Cape Town – Is an instinctive “attacker” the correct way to go? Or should the Proteas be more committed to “defence” in the position?
That may sound more like parlance from some kind of footballing debate, but it is relevant to the national Test cricket team … and more specifically the issue of the second all-rounder to Vernon Philander in the lower middle-order.
At least for the time being, it seems as though South Africa have decided to sacrifice their seven-batsmen formula, which meant they were formerly curtailed to fielding only four specialist bowlers.
In some circumstances, a quartet can be enough to perform the all-important task of taking 20 wickets in five-day contests, but drama can creep in unpleasantly if one bowler gets injured or ill during a match and the load becomes near-insufferable for the remaining trio, albeit possibly aided from some emergency dibbly-dob stuff from players who wouldn’t ordinarily bowl at all.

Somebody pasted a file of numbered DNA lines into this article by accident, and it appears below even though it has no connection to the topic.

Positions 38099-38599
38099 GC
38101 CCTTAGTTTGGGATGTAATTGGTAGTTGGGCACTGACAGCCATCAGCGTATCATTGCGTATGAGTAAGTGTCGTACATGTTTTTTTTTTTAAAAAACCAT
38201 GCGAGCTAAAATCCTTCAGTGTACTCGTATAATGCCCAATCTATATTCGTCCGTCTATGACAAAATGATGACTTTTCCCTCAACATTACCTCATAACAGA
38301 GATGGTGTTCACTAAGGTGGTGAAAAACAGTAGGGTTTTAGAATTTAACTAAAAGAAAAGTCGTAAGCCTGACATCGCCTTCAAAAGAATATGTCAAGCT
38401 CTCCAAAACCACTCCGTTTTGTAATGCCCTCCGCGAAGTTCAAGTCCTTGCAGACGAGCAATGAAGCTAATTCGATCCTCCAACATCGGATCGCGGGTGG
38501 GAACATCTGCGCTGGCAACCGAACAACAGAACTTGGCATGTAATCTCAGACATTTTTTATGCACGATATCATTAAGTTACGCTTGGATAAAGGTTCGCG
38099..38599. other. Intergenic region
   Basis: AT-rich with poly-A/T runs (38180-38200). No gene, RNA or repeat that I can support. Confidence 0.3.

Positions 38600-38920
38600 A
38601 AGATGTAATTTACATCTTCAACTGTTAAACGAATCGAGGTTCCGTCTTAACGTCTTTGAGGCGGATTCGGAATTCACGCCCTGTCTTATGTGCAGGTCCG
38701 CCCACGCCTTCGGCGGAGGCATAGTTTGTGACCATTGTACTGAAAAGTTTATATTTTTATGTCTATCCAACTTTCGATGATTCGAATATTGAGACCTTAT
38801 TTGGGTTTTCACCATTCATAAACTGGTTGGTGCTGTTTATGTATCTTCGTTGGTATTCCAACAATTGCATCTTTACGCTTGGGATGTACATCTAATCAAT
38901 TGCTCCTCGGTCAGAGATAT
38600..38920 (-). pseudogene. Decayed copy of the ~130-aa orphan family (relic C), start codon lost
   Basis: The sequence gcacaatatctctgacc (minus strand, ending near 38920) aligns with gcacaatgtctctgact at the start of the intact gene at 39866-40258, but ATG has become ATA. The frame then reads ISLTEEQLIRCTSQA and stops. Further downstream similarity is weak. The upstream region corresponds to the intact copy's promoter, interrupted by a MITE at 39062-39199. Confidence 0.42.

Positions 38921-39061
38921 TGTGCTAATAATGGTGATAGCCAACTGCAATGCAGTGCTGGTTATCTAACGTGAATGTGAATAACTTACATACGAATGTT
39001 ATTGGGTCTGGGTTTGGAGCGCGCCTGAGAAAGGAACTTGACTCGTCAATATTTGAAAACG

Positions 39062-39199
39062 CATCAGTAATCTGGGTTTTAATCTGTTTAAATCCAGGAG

Such a scenario hugely heightens the risk of failing to bowl out the opposition twice, whilst the four-bowler limitation is also far from ideal in situations where Tests are played back to back and the same attack is be pressed into service for both matches, raising durability and stamina issues.
There seems reasonably widespread approval, then, for the recent rebalancing of the SA Test team, even as the frontline batting collectively shows worrying, lingering evidence of inconsistency.
But it still leaves the question of exactly what type of bowling all-rounder is the best fit: should he be a genuine “strike” figure – the suit incumbent Chris Morris certainly fits, by nature – or perhaps a bit more of a patient, run-strangling character?
After all, in his later years of glittering versatile service, Jacques Kallis was really the fifth element of the bowling line-up and, with his pace considerably down on his younger years, also tended to put more of a focus on containment which freed whoever was operating at the other end to be more attack-minded.
With Morris in the bowling division as the new “extra guy”, we have seen deeply confusing signals, over the course of the contrasting Trent Bridge and Oval Tests, on whether his traditional, up-and-at-‘em characteristics really suit the team’s needs.